Ronald Ramabulana, CEO of the National Agricultural Marketing Council (NAMC) talks about the stagnation in exporting and local markets, the lack of research and young blood in agriculture, and setting up a database of emerging farmers to streamline land reform. Cornelia du Plooy reports.
What is the state of agricultural marketing in SA ?
Since our deregulation in 1994, nothing much has changed in terms of our agricultural marketing status. When looking at the international markets, we are still exporting what we used to and to the same markets we used to. We have to change our mindset and change direction to export to other markets such as China and India. To create a new market we have to focus on areas where the competition is not as fierce. The same applies to the local front. We have reached a level of stagnation as far as innovation is concerned. There is no need to be alarmed as we are still making money and we have to keep in mind that we are still a young democracy.
When looking at biofuel, one can only imagine the drastic change it will bring about. As food prices go up it might just be the reality check we need to come up with better and more innovative ways of using and marketing our produce in our unique market.
What agricultural aspects need special marketing attention, and which aspects are being sufficiently promoted, and why?
We need to improve on our economic research capacity. We have to look at how we handle our trade and tariff issues. Our trade promotion is not based on good economic research. The US and countries in Europe possess the economic research capacity, which we lack. Our research institutes and universities are doing good work, but we need more. The other aspect needing attention is the common saying that 20% of our farmers produce and export 80% of our produce. The question is how to bring the remaining 80% of our producers up to speed? Market intelligence is of the utmost importance, but as of yet we don’t have the capacity. A third problem is a lack of young people to drive innovation in the industry. If we don’t start employing young people in leadership positions I’m afraid we’ll wake up 10 years from now still stuck in the same position. There have been some successes, though. The statutory measures we’ve put in place have helped a lot in establishing workable databases providing different bodies with information needed to put local agriculture on the map.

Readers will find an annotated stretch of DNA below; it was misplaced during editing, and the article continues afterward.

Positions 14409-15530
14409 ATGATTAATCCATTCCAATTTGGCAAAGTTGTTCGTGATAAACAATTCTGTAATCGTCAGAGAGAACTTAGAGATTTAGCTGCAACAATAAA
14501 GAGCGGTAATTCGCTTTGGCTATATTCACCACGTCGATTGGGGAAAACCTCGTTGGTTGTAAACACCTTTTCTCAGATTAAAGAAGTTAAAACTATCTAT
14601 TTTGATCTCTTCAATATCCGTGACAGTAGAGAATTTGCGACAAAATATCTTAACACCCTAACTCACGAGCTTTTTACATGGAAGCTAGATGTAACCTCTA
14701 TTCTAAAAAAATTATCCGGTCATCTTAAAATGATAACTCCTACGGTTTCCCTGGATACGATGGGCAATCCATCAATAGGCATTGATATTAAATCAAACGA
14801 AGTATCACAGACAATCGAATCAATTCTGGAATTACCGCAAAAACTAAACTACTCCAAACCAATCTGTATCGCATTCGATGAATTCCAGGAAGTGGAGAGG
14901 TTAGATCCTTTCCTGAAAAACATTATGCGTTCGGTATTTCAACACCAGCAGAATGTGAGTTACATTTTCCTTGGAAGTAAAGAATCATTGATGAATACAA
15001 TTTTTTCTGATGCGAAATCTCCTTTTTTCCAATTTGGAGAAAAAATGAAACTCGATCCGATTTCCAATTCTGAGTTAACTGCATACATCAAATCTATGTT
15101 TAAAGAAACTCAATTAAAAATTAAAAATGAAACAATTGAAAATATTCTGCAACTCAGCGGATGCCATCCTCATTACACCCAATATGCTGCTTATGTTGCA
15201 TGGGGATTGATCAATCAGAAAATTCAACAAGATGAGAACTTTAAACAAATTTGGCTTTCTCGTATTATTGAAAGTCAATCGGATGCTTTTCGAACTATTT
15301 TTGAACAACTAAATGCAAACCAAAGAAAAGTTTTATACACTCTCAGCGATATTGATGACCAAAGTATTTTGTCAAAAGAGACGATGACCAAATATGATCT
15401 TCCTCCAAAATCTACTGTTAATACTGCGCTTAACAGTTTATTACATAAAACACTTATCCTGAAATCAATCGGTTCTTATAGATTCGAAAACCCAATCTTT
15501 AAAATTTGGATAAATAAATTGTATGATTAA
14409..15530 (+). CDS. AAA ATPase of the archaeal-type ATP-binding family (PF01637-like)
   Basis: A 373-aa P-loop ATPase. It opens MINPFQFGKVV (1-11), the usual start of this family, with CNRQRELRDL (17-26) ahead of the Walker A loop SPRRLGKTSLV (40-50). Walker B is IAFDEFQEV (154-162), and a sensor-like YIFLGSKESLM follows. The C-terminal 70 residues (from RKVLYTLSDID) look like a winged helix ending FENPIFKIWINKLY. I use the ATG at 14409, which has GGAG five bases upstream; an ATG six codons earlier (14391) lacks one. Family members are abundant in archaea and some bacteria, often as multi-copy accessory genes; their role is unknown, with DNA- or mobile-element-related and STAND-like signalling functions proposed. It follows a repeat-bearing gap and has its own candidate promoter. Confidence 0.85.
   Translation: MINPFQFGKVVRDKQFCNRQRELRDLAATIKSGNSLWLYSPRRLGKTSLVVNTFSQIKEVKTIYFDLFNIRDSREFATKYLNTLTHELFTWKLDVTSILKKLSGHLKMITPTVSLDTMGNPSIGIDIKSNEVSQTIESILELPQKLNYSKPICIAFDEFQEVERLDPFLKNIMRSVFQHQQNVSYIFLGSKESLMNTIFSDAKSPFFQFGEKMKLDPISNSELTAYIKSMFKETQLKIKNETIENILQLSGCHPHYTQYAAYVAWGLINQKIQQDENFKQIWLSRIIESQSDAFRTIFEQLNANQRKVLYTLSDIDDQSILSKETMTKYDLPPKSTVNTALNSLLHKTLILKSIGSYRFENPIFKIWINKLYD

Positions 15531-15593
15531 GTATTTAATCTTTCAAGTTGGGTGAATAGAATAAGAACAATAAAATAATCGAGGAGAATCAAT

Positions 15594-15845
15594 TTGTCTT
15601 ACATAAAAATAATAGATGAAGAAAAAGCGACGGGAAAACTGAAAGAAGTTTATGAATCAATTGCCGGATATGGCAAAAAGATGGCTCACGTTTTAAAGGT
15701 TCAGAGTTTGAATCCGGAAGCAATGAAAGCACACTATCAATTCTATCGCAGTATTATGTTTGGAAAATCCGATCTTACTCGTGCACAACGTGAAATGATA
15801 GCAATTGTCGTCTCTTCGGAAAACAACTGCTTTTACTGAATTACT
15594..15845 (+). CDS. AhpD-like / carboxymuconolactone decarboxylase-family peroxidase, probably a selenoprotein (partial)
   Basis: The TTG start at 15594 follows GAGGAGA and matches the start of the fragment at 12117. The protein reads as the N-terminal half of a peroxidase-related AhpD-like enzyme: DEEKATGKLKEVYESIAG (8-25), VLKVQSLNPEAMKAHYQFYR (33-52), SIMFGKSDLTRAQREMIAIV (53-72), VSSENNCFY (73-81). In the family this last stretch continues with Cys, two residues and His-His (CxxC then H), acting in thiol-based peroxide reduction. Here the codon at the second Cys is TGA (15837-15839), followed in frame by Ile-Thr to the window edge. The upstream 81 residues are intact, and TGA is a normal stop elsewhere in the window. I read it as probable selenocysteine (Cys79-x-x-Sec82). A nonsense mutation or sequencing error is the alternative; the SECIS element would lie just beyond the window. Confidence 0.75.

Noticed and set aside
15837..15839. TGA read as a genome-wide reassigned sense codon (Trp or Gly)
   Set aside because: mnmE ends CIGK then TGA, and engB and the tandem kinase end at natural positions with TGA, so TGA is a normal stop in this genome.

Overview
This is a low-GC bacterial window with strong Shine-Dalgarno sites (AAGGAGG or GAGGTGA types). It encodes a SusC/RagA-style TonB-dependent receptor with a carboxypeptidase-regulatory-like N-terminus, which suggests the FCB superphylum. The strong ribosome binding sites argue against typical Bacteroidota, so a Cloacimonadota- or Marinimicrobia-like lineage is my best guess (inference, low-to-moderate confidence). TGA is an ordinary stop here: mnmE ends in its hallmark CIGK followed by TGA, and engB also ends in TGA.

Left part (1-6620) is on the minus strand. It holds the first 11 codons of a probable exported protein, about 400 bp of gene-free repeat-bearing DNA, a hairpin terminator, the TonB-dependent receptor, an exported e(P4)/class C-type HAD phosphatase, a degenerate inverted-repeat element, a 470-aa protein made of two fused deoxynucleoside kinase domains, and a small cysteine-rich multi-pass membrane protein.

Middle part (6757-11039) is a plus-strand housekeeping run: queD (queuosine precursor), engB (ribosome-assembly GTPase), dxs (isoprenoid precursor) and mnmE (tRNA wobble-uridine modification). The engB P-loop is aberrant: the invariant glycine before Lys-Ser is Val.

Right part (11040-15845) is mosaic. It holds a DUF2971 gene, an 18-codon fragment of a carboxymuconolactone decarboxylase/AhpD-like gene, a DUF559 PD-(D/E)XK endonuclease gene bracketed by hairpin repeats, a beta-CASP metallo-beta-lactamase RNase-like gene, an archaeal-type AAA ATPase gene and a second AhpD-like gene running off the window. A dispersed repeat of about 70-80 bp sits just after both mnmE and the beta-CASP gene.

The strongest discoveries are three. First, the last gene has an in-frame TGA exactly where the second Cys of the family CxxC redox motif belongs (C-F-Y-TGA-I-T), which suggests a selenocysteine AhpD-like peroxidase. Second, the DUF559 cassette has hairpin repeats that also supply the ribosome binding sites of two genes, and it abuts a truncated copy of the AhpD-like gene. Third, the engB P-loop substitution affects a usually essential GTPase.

Do you think the farming community has lost faith in your organisation’s promotional ability as a parastatal?
I would like to think not. The council has undergone significant restructuring, so much so that it is now a vital link between the agricultural community and the minister. We are not an agency of government. We are able to criticise and challenge government in a manner that benefits both parties.
As a link between government and the farming community, what have you found to be the most pressing issue to be conveyed between both parties?
Trust. There is not a lot of that between the agricultural community and the government. In theory those in agriculture should be driving and implementing a lot of government programmes, but that is not always the case. Agricultural role players should have more of a say in government’s decisions and be a driving force in the implementation of such programmes, but that requires both parties to trust each other implicitly. We work every day to bring government and the agricultural sphere closer together.
What are some of the most common misconceptions regarding your organisation in terms of its functions and goals?
Many people find it difficult to understand that we are an advisory body. We do not have the manpower to go out and visit each person who contacts us. As much as I would like to have this office brimming with people, budget constraints limit that option. We are also just as strong as our relationship with the minister of agriculture. Whether the minister implements what we say depends on that relationship. But it is not a matter of us simply telling the minister what to do. We can only advise her; we are not in a position to give instructions.
What are some of your main goals to improve the agricultural sphere?
If 30% of the country’s land is to be transferred through land reform, we need to find a way to keep that land productive. It is not that easy because those who receive land through restitution are not necessarily skilled enough to maintain the land’s profitability. Restitution should happen in partnership with the current landowners to ensure the land remains commercially viable. NAMC is implementing marketing schemes aimed at equipping people with the necessary farming skills. One of our biggest priorities is setting up a workable database of emerging farmers. We need to know who they are and what they produce. Once we have that information, we can successfully implement transformation plans. |fw